Grain traders continue to keep an eye on the developments in the coronavirus pandemic as well as world weather conditions. As we flip the calendar from April to May, traders will continue to watch weather and U.S. planting progress for direction. The U.S. will officially start to re-open in May. Most are hoping for a strong return of the economy but in reality, most will be watching for a flare up which could delay any major recovery.
The Federal Reserve wrapped up their regularly scheduled meeting April 29. As expected, the Fed made no changes. But the comments Chairman Jerome Powell made after the meeting is what hit home. The Fed is looking for a slow recovery and said that more stimulus money will be needed to prop up the economy. Powell went on to say that Congress should pass any stimulus package necessary as now is not the time to be concerned with the national debt. Interesting comments from an economist.
U.S. weather is starting to become a little more important to the markets as the U.S. growing season gets under way. The recent U.S. Drought Monitor map is showing areas of increasing drought for parts of western Kansas, eastern Colorado, and the southern tip of Texas (the main areas for winter wheat). Western North Dakota is just in the beginning stage of drought.
The six-to-10-day forecast, which is for May 5-9, is not looking good for crop development. Temperatures are expected to be much below normal for the Northern Plains, the entire Corn Belt and eastern Seaboard states. Above normal temperatures are expected for the winter wheat region and west. Precipitation is expected to be normal except for Michigan (below), and Texas, Oklahoma, and Tennessee (above).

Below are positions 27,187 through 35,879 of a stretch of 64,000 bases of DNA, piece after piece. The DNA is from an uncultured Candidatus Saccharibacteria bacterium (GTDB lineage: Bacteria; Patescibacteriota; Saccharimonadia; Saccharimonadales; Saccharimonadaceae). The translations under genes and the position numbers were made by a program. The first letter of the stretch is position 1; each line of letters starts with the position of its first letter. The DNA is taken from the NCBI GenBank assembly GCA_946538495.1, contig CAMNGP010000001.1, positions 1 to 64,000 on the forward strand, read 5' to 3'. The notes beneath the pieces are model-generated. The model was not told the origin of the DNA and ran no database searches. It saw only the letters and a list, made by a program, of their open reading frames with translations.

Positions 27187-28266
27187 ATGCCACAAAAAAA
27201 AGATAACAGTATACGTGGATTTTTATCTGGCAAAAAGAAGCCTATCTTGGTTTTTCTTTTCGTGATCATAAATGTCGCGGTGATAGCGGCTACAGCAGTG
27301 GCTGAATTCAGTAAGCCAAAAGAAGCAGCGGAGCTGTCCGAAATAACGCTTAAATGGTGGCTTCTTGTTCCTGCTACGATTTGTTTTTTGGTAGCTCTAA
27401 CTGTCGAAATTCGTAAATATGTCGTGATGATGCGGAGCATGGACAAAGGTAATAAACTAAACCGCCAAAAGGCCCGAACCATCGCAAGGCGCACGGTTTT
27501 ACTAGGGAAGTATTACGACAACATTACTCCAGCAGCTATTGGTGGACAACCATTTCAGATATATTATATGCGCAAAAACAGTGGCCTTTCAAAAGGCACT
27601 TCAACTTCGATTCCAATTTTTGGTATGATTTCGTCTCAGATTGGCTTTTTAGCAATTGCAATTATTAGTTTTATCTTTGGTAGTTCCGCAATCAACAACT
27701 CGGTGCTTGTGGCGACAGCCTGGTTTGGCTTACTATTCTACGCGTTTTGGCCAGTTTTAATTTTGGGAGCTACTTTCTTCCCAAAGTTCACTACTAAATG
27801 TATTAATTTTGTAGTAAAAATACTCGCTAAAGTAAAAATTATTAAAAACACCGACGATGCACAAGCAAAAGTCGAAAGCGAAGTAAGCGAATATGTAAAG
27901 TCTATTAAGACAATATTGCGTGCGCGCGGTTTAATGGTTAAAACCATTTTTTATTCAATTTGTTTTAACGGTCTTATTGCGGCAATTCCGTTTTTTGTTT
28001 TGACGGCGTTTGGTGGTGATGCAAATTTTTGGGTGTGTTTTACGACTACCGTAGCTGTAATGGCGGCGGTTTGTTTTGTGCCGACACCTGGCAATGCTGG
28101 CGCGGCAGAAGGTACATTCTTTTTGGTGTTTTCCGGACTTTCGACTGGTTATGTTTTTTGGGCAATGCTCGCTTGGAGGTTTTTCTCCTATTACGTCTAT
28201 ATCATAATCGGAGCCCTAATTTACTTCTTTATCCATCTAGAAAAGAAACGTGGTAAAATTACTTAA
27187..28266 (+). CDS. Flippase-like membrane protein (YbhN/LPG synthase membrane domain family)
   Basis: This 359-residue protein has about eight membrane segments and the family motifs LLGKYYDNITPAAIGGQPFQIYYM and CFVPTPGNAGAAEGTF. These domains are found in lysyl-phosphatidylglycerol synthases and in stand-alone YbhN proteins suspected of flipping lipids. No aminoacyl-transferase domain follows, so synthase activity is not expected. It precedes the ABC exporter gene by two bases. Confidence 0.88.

Wheat, which was the favorite commodity when the virus outbreak first hit (as consumers hoarded bread and pasta) has turned into the forgotten market. Minneapolis wheat contracts are sitting at contract lows while Chicago and Kansas City remain in the middle of their recent trading range. Weather is supportive for wheat as the US Southern Plains remains dry. In addition, there has been a lot of freeze damage reported in Kansas and with adverse conditions immediately after the freeze, the wheat never had a chance to heal. Kansas State is reporting 50% of Kansas’s wheat crop was hurt in some way from the freezing temps.
Spring wheat planting progress is also running behind, with only 14% planted versus expectations of 18%. North Dakota only has 5% of its wheat in the ground versus 18% average. All of the major states except for Idaho and Washington are seeing significant delays in planting progress. And with the current forecast, more planting delays are likely.
According to the April 27 Crop Progress report, winter wheat conditions dropped 3% to 54% good/excellent, 31% fair, and 15% poor/very (4% more than expected)). Weekly changes to the top states were: Colorado: -5%, Kansas: -6%, Montana: -1%, Oklahoma: -3%, South Dakota: +3%, and Texas: -1%. The report continues to point out production issues, but with the lack of demand, the market does not seem to care.
Corn continues to see fallout from the sharp decline in the energy sector. The slaughter plant closures and slowdown in slaughter runs are not helping corn either. So far, there are no planting concerns in the U.S. The northern tier states are struggling with planting, but that is being more than offset by the rapid progress in Iowa and Minnesota. Argentina experienced heavy rains, which delayed their harvest activity. This might allow the U.S. to get some export business, but so far that has not been the case as South Korea and Taiwan have been steady buyers of South American corn. China has agreed to increase the low tariff quotas for corn by 1.5 million metric tons, which may help our exports.